What does Underberg taste like straight? Like acrid licorice, like smoked Jagermeister. Kinda gah, if you ask me. Definitely not something I'd have any natural inclination to swig in one swallow.

As you may well know from my recent posts, the liquor supply chez Lorre is way low as of late. (Mom-in-law is bringing us a bottle of Buffalo Trace this afternoon! Go Mom-in-law!) At the same time, I happened to have some raw egg yolks, with a bit of whites, kept in an airtight container in the fridge, left over from when I made my Bathtub Gin(ger). Furthermore, I have been hellbent for months on devising a successful flip, a cocktail that makes use of a whole, raw egg instead of just the whites; I'd made a Cynar Flip a long while back, based on a recipe from a bar in Boston, but have had no luck writing a flip recipe of my own from scratch. Maybe now was the time; Underberg is as potent and pungent as Cynar, after all.

I wound up going a little crazy coming up with this cocktail, in what I think of as a very good kind of crazy. Adding raw egg to Underberg mellowed out the start of the cocktail but still left it with a long, unpleasant finish. I scoured my liquor shelf and decided to try yet another ingredient that I'd long longed to find a use for: Hispaniola Mamajuana, a Dominican, rum-based, herbaceous-yet-soft liqueur. (You learn about stuff like Hispaniola Mamajuana when you spend three years of your life living In The Heights.) The Hispaniola worked wonders on rounding the whole thing out, start to (still nice and long) finish. Then came the espresso (by which I mean, black coffee, but we're not fancy with the caffeine around here) and -- and this is great, truly! -- the Tabasco, which melded with the bitter herbs at the finish in a tongue-tickling way and reminded me a bit of a Sandinista. (Wait a minute, she said as she looked at the meager Google results for "Sandinista recipe." You mean nobody knows what a Sandinista is outside of St. Louis? The blog will remedy this soon. To the blogmobile!)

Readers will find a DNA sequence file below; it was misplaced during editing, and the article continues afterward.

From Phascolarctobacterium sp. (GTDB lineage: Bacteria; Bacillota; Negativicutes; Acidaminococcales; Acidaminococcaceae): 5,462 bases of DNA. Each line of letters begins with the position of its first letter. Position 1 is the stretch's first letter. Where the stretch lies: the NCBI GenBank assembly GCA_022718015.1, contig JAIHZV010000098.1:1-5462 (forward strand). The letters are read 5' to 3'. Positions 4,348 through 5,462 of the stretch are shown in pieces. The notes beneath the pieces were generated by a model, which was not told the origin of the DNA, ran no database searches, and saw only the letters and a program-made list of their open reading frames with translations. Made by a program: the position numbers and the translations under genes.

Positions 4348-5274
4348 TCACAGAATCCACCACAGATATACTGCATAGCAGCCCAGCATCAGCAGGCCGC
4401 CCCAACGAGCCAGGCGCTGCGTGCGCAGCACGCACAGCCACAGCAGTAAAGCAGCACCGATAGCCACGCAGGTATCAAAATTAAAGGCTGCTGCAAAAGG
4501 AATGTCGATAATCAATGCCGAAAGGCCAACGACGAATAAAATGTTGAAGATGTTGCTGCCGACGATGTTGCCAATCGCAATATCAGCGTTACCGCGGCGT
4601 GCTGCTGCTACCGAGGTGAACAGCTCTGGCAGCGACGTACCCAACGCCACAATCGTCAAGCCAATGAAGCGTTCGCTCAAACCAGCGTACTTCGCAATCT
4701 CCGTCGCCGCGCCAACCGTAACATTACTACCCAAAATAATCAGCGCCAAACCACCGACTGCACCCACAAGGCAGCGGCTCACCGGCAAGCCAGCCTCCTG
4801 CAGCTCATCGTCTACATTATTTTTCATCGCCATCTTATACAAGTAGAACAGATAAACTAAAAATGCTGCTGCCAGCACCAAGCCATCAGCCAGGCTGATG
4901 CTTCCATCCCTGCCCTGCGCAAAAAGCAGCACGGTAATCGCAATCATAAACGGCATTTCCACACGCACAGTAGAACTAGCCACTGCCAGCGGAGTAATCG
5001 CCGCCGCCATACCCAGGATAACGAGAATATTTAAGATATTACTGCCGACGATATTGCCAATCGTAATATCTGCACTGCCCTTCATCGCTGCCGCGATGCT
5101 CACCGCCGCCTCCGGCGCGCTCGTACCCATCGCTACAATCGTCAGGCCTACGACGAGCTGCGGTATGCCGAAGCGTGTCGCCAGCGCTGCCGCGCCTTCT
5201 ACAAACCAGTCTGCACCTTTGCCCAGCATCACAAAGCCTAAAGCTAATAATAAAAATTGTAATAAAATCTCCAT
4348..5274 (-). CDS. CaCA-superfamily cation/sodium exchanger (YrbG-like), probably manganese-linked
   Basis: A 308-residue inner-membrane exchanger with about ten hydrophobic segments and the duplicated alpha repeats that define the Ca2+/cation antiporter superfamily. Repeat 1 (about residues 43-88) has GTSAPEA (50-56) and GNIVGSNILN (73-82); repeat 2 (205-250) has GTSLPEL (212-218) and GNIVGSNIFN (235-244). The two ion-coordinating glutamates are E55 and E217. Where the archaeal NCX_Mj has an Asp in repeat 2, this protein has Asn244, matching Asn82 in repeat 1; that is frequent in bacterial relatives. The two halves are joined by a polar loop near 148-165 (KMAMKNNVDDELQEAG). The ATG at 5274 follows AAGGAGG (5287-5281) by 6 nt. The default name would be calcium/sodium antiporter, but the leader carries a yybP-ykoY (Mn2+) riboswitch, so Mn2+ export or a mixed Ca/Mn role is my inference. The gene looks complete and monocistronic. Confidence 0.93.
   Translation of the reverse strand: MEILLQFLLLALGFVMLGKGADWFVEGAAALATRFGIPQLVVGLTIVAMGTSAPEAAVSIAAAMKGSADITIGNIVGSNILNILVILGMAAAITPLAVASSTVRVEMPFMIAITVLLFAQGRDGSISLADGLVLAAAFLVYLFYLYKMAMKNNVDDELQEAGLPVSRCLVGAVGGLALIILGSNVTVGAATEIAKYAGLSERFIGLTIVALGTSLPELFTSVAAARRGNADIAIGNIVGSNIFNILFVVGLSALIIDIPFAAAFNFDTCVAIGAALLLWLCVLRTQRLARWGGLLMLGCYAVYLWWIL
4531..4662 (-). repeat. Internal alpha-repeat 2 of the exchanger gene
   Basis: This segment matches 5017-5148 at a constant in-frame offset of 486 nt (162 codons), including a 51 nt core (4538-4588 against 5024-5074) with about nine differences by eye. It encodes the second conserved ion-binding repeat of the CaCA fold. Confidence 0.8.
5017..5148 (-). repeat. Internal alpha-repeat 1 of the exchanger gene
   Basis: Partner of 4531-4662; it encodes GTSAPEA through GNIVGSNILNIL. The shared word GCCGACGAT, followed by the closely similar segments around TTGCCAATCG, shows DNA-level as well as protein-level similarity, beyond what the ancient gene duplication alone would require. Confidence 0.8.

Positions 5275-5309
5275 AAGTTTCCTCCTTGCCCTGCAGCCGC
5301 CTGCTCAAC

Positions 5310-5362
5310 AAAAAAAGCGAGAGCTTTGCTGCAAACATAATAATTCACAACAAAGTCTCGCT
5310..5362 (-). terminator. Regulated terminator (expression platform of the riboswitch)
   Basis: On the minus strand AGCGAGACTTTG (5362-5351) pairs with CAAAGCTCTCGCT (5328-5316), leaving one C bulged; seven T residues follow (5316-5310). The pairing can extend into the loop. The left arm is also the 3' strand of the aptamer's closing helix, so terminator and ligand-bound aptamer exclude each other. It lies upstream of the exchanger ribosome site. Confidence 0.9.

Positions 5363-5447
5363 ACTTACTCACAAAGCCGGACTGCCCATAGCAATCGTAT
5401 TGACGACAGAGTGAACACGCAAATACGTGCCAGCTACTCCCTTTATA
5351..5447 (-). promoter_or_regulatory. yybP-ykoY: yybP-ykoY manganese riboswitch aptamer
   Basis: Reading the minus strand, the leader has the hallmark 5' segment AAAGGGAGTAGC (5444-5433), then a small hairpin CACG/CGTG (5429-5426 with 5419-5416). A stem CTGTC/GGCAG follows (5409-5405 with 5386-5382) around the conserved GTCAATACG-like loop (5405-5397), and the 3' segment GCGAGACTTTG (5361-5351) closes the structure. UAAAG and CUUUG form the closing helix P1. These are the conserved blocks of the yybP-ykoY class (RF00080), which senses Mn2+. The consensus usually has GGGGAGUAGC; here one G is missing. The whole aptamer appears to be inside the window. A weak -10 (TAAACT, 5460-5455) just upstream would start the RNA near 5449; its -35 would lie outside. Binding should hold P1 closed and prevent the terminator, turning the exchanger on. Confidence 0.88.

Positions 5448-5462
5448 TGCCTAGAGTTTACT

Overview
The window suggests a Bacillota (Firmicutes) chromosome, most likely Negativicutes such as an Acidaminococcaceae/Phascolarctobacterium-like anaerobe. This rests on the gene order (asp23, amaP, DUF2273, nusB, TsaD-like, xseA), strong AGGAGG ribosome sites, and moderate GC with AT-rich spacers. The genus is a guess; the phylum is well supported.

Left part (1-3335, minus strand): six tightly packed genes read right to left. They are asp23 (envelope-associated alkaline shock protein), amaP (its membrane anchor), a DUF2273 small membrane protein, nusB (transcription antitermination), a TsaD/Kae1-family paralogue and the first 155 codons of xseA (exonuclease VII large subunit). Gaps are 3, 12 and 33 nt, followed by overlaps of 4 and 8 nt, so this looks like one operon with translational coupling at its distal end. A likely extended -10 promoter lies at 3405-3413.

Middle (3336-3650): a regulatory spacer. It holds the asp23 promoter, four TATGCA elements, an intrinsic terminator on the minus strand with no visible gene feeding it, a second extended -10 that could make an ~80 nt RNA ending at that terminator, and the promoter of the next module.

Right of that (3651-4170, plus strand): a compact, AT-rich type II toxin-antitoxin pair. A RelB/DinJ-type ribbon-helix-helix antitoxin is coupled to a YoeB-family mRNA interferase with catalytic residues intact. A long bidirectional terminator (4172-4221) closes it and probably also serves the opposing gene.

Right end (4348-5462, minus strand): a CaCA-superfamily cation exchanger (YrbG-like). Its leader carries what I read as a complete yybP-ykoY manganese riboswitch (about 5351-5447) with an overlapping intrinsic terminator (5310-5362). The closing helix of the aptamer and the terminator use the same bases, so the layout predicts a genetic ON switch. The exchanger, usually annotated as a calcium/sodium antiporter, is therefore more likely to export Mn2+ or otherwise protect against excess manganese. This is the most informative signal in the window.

At this point, all that was missing was some heft and body -- I think the raw egg took some of that away -- which I added back with the Benedictine.

This cocktail is loopy, yes. But then again, so's your Grandma Ruthie when she takes her dentures out and puts them on the dinner table. It's in the spirit of the holiday! Let us rejoice and be thankful.

The Afterbird

1 1/2 ounces Underberg

1 ounce Hispaniola

1 ounce Benedictine

1 whole, raw egg

 3 drops Tabasco

1/2 ounce freshly made espresso

Combine all ingredients in an ice-filled cocktail shaker and shake shake shake shake shake it! Seriously, shake it a lot, because you've got liquid ingredients of every possibly viscosity in there and you need to mix it all up really well. Strain into a cocktail glass that's been very very very well chilled. Seriously, like very well chilled, because thanks to the egg, this drink can get thin-tasting quickly and the chilled glass will combat that.

Tasting Notes

I have a hunch you could take this cocktail even further. Specifically, I suspect that an aged tequila (anejo or reposado) would be a good base liquor, in addition to or instead of the Benedictine, to drive up the heat quotient. If you'd rather emphasize the smoky, try adding an ounce of Scotch. Also, I am quite sure you could garnish this with sprinkles of cinnamon, nutmeg, ground ginger, maybe even cayenne pepper. (Tell me if you do! Happy Thanksgiving!)

P.S. Look how foamy this cocktail is!